The Effects of D-Amino Acids on Staphylococcus Aureus SA113 Biofilm Formation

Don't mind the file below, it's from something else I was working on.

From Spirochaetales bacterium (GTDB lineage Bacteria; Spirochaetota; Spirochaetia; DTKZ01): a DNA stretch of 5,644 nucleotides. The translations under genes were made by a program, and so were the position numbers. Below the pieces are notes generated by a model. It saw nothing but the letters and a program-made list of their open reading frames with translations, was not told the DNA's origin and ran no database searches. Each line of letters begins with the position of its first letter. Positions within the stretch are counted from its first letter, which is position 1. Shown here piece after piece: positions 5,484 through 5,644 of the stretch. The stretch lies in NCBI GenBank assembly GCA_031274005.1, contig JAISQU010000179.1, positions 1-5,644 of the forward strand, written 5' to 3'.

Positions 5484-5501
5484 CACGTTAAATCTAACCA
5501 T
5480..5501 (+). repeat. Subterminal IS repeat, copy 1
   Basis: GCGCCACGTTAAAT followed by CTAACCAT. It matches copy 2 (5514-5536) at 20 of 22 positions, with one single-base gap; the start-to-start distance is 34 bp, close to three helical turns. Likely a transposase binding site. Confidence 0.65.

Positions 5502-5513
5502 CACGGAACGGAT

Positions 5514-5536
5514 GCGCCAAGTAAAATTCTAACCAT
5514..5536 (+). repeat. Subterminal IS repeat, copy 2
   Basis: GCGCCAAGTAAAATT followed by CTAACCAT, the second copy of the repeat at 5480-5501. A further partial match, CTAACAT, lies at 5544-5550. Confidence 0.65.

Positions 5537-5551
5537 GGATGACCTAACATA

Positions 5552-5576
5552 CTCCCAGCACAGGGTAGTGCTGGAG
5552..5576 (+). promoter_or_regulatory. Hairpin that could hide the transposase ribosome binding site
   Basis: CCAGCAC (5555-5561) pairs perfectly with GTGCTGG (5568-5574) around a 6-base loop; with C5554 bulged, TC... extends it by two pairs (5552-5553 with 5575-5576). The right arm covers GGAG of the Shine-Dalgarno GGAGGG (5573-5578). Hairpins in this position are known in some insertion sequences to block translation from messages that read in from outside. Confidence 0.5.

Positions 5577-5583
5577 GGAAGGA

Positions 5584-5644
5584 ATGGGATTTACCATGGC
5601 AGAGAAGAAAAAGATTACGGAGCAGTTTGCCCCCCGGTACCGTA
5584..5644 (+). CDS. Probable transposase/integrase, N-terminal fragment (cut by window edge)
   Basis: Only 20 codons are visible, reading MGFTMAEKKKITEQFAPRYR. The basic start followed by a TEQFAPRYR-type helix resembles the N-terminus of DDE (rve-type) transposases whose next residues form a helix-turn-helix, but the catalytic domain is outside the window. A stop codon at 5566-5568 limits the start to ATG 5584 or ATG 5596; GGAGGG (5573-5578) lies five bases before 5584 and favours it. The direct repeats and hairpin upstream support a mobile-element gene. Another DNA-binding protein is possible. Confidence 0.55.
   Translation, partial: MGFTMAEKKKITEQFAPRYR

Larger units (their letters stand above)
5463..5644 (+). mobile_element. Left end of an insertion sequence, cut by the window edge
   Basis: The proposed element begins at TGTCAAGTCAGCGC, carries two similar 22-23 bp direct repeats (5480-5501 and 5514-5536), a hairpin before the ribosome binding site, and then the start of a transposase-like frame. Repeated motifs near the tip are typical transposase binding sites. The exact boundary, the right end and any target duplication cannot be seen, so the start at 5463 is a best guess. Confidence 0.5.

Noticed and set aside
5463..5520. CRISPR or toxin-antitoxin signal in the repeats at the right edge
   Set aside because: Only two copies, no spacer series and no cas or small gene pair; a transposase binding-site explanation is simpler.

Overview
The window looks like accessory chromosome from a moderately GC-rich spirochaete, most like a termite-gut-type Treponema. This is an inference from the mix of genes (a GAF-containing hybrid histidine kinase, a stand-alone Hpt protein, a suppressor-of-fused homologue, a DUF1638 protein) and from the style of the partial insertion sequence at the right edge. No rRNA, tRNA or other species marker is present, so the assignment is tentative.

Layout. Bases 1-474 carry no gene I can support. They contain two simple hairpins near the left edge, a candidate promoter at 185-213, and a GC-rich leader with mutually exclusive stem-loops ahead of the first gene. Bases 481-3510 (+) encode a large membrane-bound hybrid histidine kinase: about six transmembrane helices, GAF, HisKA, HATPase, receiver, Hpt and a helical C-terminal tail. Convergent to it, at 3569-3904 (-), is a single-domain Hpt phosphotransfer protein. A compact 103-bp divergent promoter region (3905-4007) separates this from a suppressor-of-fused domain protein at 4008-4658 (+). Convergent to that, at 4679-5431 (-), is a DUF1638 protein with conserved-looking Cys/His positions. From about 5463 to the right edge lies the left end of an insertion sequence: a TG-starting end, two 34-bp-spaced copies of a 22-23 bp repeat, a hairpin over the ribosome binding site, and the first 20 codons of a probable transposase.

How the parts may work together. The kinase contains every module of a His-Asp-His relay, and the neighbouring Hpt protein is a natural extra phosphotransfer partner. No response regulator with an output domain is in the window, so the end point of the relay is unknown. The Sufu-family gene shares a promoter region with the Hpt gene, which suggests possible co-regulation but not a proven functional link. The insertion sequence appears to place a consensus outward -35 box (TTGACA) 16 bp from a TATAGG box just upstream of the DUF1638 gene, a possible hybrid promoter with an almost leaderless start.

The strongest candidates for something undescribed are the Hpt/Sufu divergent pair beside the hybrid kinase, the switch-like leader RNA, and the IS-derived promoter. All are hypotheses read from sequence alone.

Biofilms play a major role in the development of drug-resistant, persistent bacterial infections. D-amino acids have been proposed as biofilm inhibitors that prevent biofilm formation by incorporating into the peptidoglycan. We investigated this mechanism of inhibition using SA113, a Staphylococcus aureus clinical isolate that exhibits strong biofilm formation. The dispersive and inhibitory effects of D-tyrosine, D-phenylalanine, and D-proline were measured with a crystal violet biofilm assay. The addition of D-amino acids during or after biofilm formation did not disperse the biofilm or inhibit its formation. To study the proposed D-amino acid incorporation into peptidoglycan, SA113 cells were treated with mutanolysin and then analyzed with liquid chromatography-mass spectrometry (LC-MS). Our initial LC-MS analysis of SA113 grown in the presence and absence of D-amino acids suggested that peptidoglycan composition was not affected by the addition of D-amino acids.